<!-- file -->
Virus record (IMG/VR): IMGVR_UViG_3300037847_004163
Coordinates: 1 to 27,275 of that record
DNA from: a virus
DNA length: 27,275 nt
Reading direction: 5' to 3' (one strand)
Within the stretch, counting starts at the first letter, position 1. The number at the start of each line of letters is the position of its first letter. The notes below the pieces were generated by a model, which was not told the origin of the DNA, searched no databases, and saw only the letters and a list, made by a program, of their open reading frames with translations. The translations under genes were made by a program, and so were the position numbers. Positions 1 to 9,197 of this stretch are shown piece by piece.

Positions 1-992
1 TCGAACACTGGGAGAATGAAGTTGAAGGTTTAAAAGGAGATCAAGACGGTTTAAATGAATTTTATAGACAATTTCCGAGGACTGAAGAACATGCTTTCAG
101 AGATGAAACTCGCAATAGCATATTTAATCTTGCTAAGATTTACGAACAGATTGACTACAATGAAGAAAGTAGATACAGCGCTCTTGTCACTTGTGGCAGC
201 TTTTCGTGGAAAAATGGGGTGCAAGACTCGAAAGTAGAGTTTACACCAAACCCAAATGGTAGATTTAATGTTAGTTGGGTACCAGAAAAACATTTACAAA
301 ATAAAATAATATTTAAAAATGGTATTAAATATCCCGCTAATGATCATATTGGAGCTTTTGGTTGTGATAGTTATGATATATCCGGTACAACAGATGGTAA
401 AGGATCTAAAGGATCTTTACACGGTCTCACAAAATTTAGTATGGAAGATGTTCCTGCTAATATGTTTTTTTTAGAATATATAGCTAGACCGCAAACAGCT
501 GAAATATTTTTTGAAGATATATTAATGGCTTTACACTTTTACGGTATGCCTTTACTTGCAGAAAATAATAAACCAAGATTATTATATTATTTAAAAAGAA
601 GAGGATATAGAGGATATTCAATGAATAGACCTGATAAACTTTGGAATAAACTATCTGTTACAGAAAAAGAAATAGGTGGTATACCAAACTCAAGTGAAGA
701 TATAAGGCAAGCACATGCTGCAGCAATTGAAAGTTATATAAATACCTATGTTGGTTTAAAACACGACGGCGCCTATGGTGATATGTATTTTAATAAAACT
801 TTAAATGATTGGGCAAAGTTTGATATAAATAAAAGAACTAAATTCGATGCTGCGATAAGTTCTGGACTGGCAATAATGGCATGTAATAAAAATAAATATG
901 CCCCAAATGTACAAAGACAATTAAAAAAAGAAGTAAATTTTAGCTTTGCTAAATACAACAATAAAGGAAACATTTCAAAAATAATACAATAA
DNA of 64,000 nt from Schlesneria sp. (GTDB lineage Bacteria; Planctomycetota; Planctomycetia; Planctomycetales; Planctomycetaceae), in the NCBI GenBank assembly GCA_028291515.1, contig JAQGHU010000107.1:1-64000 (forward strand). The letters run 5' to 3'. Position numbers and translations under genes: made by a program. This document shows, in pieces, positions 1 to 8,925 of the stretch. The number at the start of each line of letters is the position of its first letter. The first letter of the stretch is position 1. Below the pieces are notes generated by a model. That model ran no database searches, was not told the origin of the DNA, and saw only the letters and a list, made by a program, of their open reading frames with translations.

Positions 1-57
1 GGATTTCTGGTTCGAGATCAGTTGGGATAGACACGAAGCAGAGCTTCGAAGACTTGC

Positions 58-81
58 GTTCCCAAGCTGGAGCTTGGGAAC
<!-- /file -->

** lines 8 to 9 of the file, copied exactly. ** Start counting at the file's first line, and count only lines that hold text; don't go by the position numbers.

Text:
1 TCGAACACTGGGAGAATGAAGTTGAAGGTTTAAAAGGAGATCAAGACGGTTTAAATGAATTTTATAGACAATTTCCGAGGACTGAAGAACATGCTTTCAG
101 AGATGAAACTCGCAATAGCATATTTAATCTTGCTAAGATTTACGAACAGATTGACTACAATGAAGAAAGTAGATACAGCGCTCTTGTCACTTGTGGCAGC